Canadian Contractor

The "Safety and Compliance" Seminar – Part 2

In Part 2 of our five-part series (which we'll publish over the next two months), you"ll learn safety policies and procedures


June 3, 2012
By Robert Koci
Robert Koci

Over the next few weeks you’ll learn the top five ways to be safe and compliant in your workplace.

Part 2: Formalize Safety Policies and Procedures

By Brynna Leslie

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Depending on the size of your company, the Canadian Labour Code requires you to have a formal set of health and safety policies and procedures and an Internal Responsibility System (IRS) in place. Companies with 5-19 employees are required to appoint an in-house safety officer, who is responsible for maintaining health and safety policies and records, responding to complaints, monitoring and managing safety issues and participating in investigations. Companies with 20 or more employees must establish a health and safety committee to take on these responsibilities.

There are variances among provinces on what, precisely, goes into these policies.

In Nova Scotia, for example, the law doesn’t stipulate everything that goes into the policy, but it does insist that companies with at least five employees have a document that demonstrates the employer’s commitment to occupational health and safety; a commitment to cooperation with employees to pursuing health and safety; and that enunciates the responsibility of the employer, supervisors and employees in meeting those commitments.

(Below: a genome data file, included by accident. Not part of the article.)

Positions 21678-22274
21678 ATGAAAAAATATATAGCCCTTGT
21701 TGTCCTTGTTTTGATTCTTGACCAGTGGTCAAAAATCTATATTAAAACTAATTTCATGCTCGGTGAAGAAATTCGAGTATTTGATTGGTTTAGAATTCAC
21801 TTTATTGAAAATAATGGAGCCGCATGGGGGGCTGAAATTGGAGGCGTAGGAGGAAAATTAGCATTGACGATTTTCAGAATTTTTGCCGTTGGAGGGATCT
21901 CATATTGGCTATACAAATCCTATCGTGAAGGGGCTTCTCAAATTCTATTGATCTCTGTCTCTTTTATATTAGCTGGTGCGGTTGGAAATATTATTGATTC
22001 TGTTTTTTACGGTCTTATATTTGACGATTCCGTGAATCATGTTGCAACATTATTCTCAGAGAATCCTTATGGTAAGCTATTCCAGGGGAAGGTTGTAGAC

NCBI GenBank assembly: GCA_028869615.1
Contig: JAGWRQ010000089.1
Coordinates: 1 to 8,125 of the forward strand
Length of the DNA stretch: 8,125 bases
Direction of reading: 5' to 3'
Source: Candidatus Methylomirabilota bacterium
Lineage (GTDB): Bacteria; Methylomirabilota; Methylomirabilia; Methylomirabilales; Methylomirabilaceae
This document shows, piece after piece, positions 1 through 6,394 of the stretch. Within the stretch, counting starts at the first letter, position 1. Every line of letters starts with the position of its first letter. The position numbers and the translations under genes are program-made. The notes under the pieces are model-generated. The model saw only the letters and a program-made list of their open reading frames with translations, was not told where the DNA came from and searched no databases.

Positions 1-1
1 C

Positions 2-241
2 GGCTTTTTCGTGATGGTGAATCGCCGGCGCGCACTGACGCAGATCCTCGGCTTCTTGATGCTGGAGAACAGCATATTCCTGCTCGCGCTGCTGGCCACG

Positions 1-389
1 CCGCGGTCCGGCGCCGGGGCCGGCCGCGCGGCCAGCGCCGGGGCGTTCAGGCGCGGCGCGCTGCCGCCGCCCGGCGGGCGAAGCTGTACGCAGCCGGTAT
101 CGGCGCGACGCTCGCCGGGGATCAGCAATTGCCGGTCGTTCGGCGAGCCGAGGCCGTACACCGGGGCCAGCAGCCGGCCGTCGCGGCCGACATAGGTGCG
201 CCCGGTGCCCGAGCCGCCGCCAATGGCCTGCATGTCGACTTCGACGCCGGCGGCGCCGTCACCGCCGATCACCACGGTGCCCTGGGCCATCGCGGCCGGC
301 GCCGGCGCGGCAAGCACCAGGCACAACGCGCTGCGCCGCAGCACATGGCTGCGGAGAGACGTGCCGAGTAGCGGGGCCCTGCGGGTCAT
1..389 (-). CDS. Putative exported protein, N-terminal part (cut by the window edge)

“It doesn’t have to be created from scratch,” says Jim Leblanc (director of Occupational Health and Safety for Labour, in Nova Scotia). “There are a lot of user-friendly guidelines and draft policies on our website.”

Don’t make the mistake of thinking the policies are a one-off project. Most provinces have a requirement that policies be updated annually at a minimum. Ontario has an additional requirement that policies be re-examined whenever your business changes.

“Anytime there’s a change to operating circumstances, the policy must be revisited,” explains Mike Chappell (head of Construction Health and Safety at Ontario’s Ministry of Labour). “If you created the policy in your first year out when you just had one or two jobs where you were on site and you now find yourself doing multiple jobs where you are unavailable to supervise, you need to ensure the policy is altered to reflect that change in operations.”

 

Next week… Part 3: Create a Safe Job Site

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Brynna Leslie is a freelance writer based in Ottawa and a regular contributor to Canadian Contractor.


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